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Character catches on "cracks" between tiles

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This possibly belongs in the isometric forum, but there is a strong collision detection and response component to the problem, so I figured here would be the place to go. I have written a rigid body physics engine, and recently decided to use it to do a tile based platformer (I'm a big Gish fan). My tile map is an array of pointers. Each pointer points to a CTile class. CTile contains the graphic to render, various tile properties, and a convex polygon representing the shape of the tile. This shape is a 32*32 square for the most basic tile. In the collision detection code, the game looks at the 8 tiles surrounding the character, then determines what polygon to use and moves that polygon to the centre of the tile. It then checks the character against the polygon. The problem is when the character walks over the transition between two tiles. The engine registers a collision between the character and the top, horizontal surface of the tile it is standing on (correct), and a side, vertical surface of the tile it is walking onto (incorrect). A small collision takes place between the vertical surface, slowing the character and giving it a small vertical velocity. This gives the appearance of running over uneven ground. This also happens when running down a hill made of triangular "slope" tiles, and when falling while pushed hard up against a wall of square tiles. Is there any good way to fix this? At the moment I check if two square tiles are next to each other, and then detect collisions against one long rectangle instead of two short squares (removing the crack). However, seeing as the problem applies to every tile type, it will be a lot of work to write special case collision code for every combination of tiles (eg, the four possible corner tile angles, corner + flat, etc). [Edited by - CIJolly on November 23, 2006 8:10:02 PM]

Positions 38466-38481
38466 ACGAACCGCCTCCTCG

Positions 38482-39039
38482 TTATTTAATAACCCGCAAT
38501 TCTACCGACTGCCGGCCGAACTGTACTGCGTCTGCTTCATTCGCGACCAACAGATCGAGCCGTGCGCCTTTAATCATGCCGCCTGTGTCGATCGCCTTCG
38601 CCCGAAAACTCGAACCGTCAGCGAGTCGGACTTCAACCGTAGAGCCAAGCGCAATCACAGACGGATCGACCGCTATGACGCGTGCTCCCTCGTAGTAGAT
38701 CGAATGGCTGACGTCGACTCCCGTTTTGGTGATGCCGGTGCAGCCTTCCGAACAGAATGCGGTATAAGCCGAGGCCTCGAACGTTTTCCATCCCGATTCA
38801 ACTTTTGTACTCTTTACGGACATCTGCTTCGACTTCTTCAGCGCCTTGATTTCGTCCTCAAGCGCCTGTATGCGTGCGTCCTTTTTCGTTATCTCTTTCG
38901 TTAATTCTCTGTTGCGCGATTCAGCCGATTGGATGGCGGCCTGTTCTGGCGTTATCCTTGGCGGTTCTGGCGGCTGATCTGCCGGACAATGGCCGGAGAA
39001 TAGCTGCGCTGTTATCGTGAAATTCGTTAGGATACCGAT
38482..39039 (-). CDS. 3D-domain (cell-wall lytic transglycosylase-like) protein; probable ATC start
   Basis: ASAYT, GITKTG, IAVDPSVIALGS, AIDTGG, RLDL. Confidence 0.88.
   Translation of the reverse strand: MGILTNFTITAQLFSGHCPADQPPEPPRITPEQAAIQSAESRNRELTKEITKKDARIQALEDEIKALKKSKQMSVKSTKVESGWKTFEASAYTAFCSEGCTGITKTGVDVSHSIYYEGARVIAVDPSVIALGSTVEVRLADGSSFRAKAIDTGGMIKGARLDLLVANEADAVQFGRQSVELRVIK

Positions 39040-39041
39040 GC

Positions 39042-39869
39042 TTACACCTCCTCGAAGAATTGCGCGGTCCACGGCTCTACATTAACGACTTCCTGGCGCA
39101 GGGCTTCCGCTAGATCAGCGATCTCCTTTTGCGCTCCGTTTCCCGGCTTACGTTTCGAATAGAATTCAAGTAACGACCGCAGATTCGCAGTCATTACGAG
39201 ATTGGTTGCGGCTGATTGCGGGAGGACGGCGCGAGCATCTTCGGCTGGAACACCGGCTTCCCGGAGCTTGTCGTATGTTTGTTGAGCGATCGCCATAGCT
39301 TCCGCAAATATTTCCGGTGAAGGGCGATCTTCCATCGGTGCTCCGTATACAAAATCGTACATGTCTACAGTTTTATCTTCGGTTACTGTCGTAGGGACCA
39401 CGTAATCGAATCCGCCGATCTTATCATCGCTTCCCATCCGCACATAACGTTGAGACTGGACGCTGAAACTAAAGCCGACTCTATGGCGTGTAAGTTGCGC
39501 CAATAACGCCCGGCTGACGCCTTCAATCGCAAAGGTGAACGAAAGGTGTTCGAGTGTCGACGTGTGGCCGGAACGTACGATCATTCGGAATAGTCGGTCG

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I've bumped into this sort of problems, but never found a 100% solution for it. one way to do it...

You can flag tiles as being 'floor' only, or 'wall only', or define what surface they should react to (the top segment, the vertical left, ...). When a collision is found, check the intersection distance along the surfaces, and push.

Another way is to have a 'step up' function for your character, that checks if he is move some amount of pixels above the offending position, he would still be intersecting or not. If he is, the step is too steep, so dont move that way.

Another way is to build a smooth surface, calculate the normals at the vertices, and use the direction of the normals for the inteersection calculation instead of the MTD.

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I would offer two scenarios that have worked for me in the past, and one that works in other contexts:

1. If you are using floating point numbers for tiles, it may not be the best way to represent them. If you use integers, even if they are on a smaller scale than your pixels, then you should avoid those little catches.

2. Ignore any horizontal collisions on the bottom few pixels of your character sprite. This also allows a little forgiveness if the player doesn't jump at just the right spot.